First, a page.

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John Bailey: The end of a great Norfolk angling initiative

PUBLISHED: 12:21 18 December 2017 | UPDATED: 12:21 18 December 2017

John Bailey with Buckley father and son and perhaps one of the last barbel from the era of NACA barbel stockings. Picture: John Bailey

John Bailey with Buckley father and son and perhaps one of the last barbel from the era of NACA barbel stockings. Picture: John Bailey

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There was a great deal of angling excitement in the air during the early 1980s when a good number of madly-keen East Anglian fishermen realised that waters couldn’t look after themselves like they had done previously.

A few of us, all in our early 30s, founded The Cromer Ridge Angling Preservation Society, fondly known as CRAPS. Our objectives were to understand and reverse the decline in many of the estate lakes in the north of Norfolk. Sad to say, we hardly achieved the world, but CRAPS was a start and by 1984, it had become subsumed into a more dynamic organisation, Save the Wensum Action Group or, of course, SWAG.

This second movement was fired by the discovery of polluted groundwater in the vicinity of a major chemical factory adjacent to the Norwich ring road. The ramifications were enormous, with implications touching on the future of the Wensum itself and the health of the city’s water supply. I became intimately involved and these were dark and even dangerous times with a drama it’s hard now to believe. In essence, SWAG became a battle between those who cared passionately for the river and the valley environment and the business interests.

After a two year see-saw battle, I suppose we have to admit that SWAG was ultimately defeated, but it had gone down fighting, head held high. Virtually all those concerned with CRAPS had played an integral part in SWAG and I don’t think our enthusiasm to better our fisheries had been punctured in the least. It would seem not because the next step was to form the Norfolk Anglers Conservation Association, better known, of course, as NACA. NACA was driven by legendary names from the later 1980s, perhaps most notable of all, Chris Turnbull. It was an organisation of flare, drive and imagination, especially in its early years and a lot of what NACA did was groundbreaking.

At its height, NACA was inspirational. Hundreds of East Anglian anglers became members and it even ran a glossy, high-quality magazine. NACA also provided for its members some sensational fishing, Bawburgh Lakes in particular breaking national records. This was all fine and dandy, but what NACA did above all was to show that anglers were active conservationists and could work for the greater good.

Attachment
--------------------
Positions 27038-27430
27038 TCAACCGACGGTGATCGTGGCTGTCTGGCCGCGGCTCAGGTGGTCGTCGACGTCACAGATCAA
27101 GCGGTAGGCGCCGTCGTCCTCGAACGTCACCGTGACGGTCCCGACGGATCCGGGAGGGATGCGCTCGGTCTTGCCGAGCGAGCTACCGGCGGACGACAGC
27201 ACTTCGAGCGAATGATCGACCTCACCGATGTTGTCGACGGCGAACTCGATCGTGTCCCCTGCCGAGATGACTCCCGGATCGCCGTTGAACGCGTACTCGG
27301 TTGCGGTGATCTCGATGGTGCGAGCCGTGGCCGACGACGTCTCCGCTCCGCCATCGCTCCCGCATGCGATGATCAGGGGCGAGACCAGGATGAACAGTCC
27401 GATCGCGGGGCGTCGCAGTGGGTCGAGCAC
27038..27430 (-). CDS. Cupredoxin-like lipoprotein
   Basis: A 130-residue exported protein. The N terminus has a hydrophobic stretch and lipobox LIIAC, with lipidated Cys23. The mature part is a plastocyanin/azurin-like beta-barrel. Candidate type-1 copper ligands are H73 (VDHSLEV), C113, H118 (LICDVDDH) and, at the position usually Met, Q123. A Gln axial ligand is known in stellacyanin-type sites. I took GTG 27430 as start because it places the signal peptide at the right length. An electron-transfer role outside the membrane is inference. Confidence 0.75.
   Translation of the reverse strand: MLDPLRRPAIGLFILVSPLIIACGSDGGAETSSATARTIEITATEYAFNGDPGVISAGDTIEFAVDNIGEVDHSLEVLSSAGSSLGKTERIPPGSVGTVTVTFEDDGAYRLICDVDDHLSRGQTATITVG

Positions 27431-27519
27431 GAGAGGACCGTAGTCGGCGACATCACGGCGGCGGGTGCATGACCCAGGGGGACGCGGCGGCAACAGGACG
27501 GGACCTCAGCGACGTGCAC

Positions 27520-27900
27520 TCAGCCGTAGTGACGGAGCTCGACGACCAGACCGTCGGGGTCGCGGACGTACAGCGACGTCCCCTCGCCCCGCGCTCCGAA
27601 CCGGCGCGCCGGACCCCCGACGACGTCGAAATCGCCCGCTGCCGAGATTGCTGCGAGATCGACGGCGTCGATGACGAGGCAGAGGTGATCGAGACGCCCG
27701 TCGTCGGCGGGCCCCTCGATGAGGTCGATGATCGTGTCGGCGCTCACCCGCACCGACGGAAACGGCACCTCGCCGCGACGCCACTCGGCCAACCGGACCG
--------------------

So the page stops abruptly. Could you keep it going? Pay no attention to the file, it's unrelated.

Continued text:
I’m talking primarily here about the way that NACA took on the stewardship of the River Wensum at Sayers Meadow in Lyng and turned the stretch into a groundbreaking example of how rivers should be managed. Truly, Sayers Meadow throughout the 1990s and the earlier part of this century was an example to river anglers everywhere of how modern management could reap dividends.

What NACA did at Sayers Meadow was to focus on the modern emphasis of habitat. Riffles at Sayers Meadow were established along with endless amounts of woody debris and even channel reshaping. Perhaps, above all, NACA worked hard to help establish the viability of stocking, with small barbel which grew from tiny tots to record breakers. What NACA established at Sayers Meadow caught the eye everywhere. The Environment Agency were willing partners in the experiment and bought into its successes. Throughout the UK, Sayers Meadow proved that anglers could work together to help themselves, to help their fishing and to help the environment. Never did we founder members of CRAPS ever anticipate that it would develop into something so grand and so groundbreaking. All credit to the scores of East Anglian anglers who contributed to this remarkable success story.

A couple of weeks back I heard the desperately sad news that NACA is to be disbanded after what was, in the main, a glorious 30-year history. The group had its detractors, for sure and, from time to time, courted controversy but, in retrospect, I feel it ought to be held up and admired in a shining light.

Nor could NACA’s demise have come at a worse time environmentally. I think most of us would agree our rivers are beset by even more problems than they were in 1986/87. There are endless dark clouds gathering over our valleys and we anglers have to look somewhere for salvation.

CRAPS, SWAG and NACA have all gone. Perhaps the Angling Trust can be the body to bring us hope in 2018 and beyond?

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